A few weeks ago Orlando’s only public television network, PBS, announced that it was folding. The public uproar over the news was heartening: Orlando folks care about public television after all. (We just don’t have any money!)
Now, local university UCF has teamed up with PBS to salvage Orlando public television through UCFTV.
“WUCF TV will carry popular PBS news, features and educational non-commercial programming – such as NOVA, PBS NEWSHOUR, ANTIQUES ROADSHOW, FRONTLINE, NATURE and AMERICAN EXPERIENCE. WUCF TV also will feature PBS KIDS shows, including SESAME STREET, as well as locally produced UCFTV and WBCC programming.
WUCF TV will broadcast the national PBS schedule starting July 1″
But wait. No Masterpiece Theater? Say it ain’t so!
…in a publication far more lucrative than mine, Meredith Blake discusses the new Upstairs/Downstairs (which, I’m so sorry to say, came and went before I could DVR it) and Downton Abbey.
So far, I’m loving Mildred Pierce on HBO. I really need to get around to posting about some flicks where I have indeed read the book, but here I’m hanging my head in shame again.
Kate Winslet is rounding up terrific reviews for her performance as the enterprising Mildred, but I had my reservations. As an actress, Winslet is very mannered, and the dialogue, reportedly drawn greatly from the novel, must be hard to pull off. Little Veda, the supremely affected daughter character, is similarly stuffy, but she’s supposed to be awful. After Sunday’s installment, Winslet started growing on me. Maybe it took me a little while to inhabit the conventions of the era.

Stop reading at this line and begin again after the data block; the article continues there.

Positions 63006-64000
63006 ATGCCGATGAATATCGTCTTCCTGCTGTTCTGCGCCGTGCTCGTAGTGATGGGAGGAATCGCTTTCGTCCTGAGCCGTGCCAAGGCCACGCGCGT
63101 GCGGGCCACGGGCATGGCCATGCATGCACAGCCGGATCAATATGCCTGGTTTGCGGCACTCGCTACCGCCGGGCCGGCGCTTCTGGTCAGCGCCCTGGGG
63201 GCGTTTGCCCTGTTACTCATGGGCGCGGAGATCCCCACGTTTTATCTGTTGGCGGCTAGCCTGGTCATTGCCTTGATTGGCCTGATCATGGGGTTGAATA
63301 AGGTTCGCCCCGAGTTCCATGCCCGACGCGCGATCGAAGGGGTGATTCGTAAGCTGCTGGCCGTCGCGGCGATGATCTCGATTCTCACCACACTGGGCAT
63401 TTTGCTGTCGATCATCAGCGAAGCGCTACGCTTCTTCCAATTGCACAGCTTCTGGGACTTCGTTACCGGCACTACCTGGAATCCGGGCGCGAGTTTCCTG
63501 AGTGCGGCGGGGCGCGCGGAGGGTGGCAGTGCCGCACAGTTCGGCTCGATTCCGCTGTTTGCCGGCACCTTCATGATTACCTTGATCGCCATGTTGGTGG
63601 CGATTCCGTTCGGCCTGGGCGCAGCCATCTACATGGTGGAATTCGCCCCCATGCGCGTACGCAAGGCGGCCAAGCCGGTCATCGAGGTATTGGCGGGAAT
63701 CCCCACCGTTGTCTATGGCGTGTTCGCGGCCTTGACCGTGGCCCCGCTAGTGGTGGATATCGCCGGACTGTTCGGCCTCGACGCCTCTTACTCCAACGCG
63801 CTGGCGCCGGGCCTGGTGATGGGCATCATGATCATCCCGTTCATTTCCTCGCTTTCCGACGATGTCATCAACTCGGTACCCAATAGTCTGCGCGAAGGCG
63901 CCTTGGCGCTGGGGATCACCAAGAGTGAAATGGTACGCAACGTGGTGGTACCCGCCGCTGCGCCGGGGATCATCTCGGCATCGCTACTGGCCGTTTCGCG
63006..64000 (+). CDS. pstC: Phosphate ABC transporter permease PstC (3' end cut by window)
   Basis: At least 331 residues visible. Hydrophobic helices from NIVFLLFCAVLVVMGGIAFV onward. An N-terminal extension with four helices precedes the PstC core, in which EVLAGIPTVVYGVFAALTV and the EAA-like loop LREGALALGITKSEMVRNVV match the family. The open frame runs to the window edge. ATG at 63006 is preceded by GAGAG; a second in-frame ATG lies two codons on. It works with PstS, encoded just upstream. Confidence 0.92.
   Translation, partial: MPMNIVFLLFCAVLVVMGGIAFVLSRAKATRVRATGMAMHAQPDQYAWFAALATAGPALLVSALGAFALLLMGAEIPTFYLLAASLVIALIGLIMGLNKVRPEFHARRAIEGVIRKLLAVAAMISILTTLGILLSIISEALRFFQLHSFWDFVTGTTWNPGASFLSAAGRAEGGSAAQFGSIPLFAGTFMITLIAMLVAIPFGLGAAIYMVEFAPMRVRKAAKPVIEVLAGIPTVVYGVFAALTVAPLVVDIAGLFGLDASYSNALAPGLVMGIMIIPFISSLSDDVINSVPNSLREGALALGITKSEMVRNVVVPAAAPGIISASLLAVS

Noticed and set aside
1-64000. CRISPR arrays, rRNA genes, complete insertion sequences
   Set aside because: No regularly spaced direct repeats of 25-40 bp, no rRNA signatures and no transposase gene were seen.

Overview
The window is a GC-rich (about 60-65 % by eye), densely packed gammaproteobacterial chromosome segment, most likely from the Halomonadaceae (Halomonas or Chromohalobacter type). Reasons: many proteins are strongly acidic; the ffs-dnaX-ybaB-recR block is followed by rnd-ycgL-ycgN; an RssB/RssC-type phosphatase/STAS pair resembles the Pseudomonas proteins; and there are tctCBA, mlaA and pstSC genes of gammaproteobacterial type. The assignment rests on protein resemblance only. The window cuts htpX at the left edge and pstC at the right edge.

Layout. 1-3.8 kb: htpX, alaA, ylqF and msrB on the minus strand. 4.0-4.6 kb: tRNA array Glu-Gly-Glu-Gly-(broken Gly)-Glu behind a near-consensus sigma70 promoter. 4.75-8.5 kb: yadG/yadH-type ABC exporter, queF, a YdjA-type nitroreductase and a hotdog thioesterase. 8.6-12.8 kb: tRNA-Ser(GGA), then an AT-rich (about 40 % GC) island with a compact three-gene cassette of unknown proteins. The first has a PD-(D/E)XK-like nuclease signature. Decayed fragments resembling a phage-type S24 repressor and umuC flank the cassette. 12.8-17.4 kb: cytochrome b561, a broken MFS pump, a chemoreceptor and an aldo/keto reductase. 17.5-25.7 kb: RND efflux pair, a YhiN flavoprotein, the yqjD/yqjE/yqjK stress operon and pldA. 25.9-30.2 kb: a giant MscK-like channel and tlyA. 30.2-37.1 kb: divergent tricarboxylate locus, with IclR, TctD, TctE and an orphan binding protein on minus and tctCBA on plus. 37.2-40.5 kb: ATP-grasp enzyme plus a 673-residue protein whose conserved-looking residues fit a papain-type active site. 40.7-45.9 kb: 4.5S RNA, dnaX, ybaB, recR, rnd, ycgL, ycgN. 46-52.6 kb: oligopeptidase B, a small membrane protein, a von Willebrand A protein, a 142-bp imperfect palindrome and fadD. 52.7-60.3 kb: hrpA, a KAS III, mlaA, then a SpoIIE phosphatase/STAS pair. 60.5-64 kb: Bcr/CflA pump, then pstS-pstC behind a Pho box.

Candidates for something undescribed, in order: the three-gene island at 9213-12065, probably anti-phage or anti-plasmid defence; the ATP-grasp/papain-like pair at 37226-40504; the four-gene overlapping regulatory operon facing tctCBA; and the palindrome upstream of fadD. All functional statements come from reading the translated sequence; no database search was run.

In a nutshell, Mildred is hard up. At the beginning, her husband has left her for another woman in Depression-era California, and Mildred must fend for herself and her two young daughters. Mildred toys with the idea of becoming a kept woman, thanks to her dishy neighbor, but chooses to overcome her pride and subjects herself to the indignity of “wearing a uniform.” Her stint as a “hash house” waitress—and the way they say “waitress,” you’d think she was professionally throwing babies under moving trains—leads to her own chicken restaurant. Along the way Mildred picks up dashing playboy Monty Barragon—Guy Pearce, doing Guy Pearce as a fabulous dashing thirties fruit baron.